Overview #

SAML V2.0 introduces a number of new features including:


SAML V2.0 defines how an opaque pseudo-random identifier with no discernible correspondence with meaningful identifiers (for example, emails or account names) can be used between providers to represent principals. Pseudonyms are a key privacy-enabling technology because they inhibit collusion between multiple providers (as would be possible with a global identifier such as an email address)

Identifier management#

SAML V2.0 defines how two providers can establish and subsequently manage the pseudonym(s) for the principals for whom they are operating.


The metadata specification defines how to express configuration and trust-related data to make deployment of SAML systems easier. In doing this, it identifies the actors involved in the various profiles, such as SSO Identity Provider and Service Provider, and Attribute Authority and Requester. The data that must be agreed on between system entities includes supported roles, identifiers, supported profiles, URLs, certificates and keys.


SAML V2.0 permits attribute statements, name identifiers, or entire assertions to be encrypted. This feature ensures that end to-end confidentiality of these elements may be supported as needed.

Attribute Profiles#

Attribute profiles simplify the configuration and deployment of systems that exchange attribute data. The attribute profiles include:

Basic attribute profile#

Basic attribute profile supports string attribute names and attribute values drawn from XML schema primitive type definitions.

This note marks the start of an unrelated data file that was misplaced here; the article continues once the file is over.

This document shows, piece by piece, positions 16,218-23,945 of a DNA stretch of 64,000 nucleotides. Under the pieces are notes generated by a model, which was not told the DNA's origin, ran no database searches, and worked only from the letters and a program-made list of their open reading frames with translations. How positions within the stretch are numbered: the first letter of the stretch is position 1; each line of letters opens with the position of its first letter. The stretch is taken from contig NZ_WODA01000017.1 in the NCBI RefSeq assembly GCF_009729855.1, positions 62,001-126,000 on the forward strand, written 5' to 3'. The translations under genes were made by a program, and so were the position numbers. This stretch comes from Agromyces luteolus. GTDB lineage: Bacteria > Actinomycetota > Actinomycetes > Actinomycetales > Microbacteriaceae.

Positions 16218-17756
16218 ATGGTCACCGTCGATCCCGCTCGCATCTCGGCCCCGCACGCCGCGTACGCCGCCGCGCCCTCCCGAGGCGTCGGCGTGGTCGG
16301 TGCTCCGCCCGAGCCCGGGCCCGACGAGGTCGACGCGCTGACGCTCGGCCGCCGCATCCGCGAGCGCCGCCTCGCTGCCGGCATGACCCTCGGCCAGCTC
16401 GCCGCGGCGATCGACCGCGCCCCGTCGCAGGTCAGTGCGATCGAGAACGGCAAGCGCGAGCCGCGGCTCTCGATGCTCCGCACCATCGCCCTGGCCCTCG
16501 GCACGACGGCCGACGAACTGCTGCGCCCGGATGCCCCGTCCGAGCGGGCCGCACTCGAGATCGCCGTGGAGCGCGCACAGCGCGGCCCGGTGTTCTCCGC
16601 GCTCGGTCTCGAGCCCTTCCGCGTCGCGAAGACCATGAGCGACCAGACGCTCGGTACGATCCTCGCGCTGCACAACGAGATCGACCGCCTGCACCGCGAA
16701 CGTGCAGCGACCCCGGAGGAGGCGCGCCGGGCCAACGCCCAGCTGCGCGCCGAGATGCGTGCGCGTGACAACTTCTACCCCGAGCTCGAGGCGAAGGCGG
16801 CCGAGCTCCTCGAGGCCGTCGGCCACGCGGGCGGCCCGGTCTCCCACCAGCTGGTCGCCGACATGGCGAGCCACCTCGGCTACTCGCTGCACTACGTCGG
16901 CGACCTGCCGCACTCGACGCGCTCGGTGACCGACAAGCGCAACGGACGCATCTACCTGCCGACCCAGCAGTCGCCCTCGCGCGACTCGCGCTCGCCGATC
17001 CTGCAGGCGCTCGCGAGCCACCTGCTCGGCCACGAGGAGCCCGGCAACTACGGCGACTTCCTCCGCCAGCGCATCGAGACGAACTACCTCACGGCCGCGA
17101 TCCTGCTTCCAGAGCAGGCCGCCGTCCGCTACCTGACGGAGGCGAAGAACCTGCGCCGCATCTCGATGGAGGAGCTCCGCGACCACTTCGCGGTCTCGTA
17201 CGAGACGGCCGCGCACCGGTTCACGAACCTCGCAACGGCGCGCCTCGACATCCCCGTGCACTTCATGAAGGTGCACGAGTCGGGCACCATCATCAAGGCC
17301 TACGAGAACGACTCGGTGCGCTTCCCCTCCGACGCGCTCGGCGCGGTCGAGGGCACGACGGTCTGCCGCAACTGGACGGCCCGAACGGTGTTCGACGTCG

X.500/LDAP attribute profile#

X.500/LDAP attribute profile supports canonical X.500/LDAP attribute names and values.

UUID Attribute Profile#

UUID Attribute Profile supports the use of UUIDs as attribute names.

XACML Attribute Profile#

XACML Attribute Profile supports formats suitable for processing by XACML.

Session management#

Session management provides the Single Logout Profile in SAML V2.0 provides a protocol by which all sessions provided by a particular session authority can be near-simultaneously terminated.

As an example, if a principal, after authenticating at an Identity Provider (IDP), achieved Single Sign-On to multiple Service Providers, they could be automatically Logging Out of all of those Service Providers at the request of the Identity Provider (IDP).


SAML V2.0 introduces new support for the mobile world – addressing both the challenges introduced by device and bandwidth constraints and the opportunities made possible by emerging smart or active devices.

Privacy Mechanisms #

SAML V2.0 includes mechanisms that allow providers to communicate privacy policy and settings. For instance, SAML makes it possible to obtain and express a principal's consent to some operation being performed.

SAML V2.0 Identity Provider (IDP) Discovery Mechanism#

In deployments having more than one identity provider, service providers need a Discovery Mechanism which Identity Provider (IDP)(s) a principal uses.

SAML v2 IDP Discovery Service relies on a cookie written in a DNS Domain that is common to all Identity Provider (IDP) and Service Providers in a Circle of Trust. This predetermined DNS Domain is known as the common domain, and the cookie containing the list of Identity Provider (IDP) to chose from is known as the common domain cookie.

When a user requests access from a Service Provider and an entity identifier for an Identity Provider (IDP) is not received in the request, the service provider redirects the request to the common domain's SAML v2 IDP Discovery Service Reader URL to retrieve the identity provider's entity identifier. If more than one Identity Provider (IDP) entity identifier is returned, the last entity identifier in the list is the one to which the request is redirected

More Information#

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